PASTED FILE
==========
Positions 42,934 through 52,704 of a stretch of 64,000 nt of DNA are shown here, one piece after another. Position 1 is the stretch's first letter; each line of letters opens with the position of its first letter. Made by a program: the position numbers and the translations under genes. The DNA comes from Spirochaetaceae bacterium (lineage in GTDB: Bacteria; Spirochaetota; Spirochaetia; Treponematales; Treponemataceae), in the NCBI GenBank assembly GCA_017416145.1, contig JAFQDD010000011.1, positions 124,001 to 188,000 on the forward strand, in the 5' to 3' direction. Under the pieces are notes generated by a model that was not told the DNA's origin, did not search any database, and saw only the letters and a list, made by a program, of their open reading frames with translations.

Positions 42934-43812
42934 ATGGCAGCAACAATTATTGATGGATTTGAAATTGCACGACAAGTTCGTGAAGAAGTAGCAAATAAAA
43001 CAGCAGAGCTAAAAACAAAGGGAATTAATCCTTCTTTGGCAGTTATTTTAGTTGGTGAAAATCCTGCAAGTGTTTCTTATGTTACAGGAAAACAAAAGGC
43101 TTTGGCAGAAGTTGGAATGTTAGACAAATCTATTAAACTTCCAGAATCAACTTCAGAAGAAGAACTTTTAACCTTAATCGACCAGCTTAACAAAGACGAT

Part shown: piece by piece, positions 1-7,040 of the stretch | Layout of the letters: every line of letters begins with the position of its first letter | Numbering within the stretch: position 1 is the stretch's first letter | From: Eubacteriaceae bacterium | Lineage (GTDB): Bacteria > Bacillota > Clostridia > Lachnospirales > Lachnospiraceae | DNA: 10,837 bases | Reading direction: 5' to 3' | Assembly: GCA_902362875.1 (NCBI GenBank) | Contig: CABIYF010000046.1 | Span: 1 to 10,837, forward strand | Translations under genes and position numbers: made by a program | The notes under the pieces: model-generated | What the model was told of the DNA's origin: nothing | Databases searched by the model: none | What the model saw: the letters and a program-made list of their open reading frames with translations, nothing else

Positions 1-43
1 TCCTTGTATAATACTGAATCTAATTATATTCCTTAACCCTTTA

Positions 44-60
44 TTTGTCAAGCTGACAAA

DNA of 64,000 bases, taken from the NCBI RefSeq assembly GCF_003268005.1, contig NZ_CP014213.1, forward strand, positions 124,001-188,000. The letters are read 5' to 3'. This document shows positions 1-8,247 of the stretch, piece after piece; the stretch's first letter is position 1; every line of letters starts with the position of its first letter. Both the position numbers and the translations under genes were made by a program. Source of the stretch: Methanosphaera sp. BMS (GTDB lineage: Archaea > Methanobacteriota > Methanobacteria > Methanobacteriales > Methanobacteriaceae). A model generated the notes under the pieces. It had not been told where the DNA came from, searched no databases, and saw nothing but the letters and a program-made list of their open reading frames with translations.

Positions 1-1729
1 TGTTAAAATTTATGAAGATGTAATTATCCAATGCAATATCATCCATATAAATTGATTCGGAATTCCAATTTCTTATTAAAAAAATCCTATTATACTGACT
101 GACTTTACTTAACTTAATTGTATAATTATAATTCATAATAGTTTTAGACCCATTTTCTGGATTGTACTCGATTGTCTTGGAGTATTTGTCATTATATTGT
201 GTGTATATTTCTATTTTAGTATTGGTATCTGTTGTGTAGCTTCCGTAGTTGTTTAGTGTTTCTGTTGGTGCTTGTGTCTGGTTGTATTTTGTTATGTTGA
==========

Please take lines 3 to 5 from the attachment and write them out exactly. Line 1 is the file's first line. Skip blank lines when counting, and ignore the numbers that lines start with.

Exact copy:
42934 ATGGCAGCAACAATTATTGATGGATTTGAAATTGCACGACAAGTTCGTGAAGAAGTAGCAAATAAAA
43001 CAGCAGAGCTAAAAACAAAGGGAATTAATCCTTCTTTGGCAGTTATTTTAGTTGGTGAAAATCCTGCAAGTGTTTCTTATGTTACAGGAAAACAAAAGGC
43101 TTTGGCAGAAGTTGGAATGTTAGACAAATCTATTAAACTTCCAGAATCAACTTCAGAAGAAGAACTTTTAACCTTAATCGACCAGCTTAACAAAGACGAT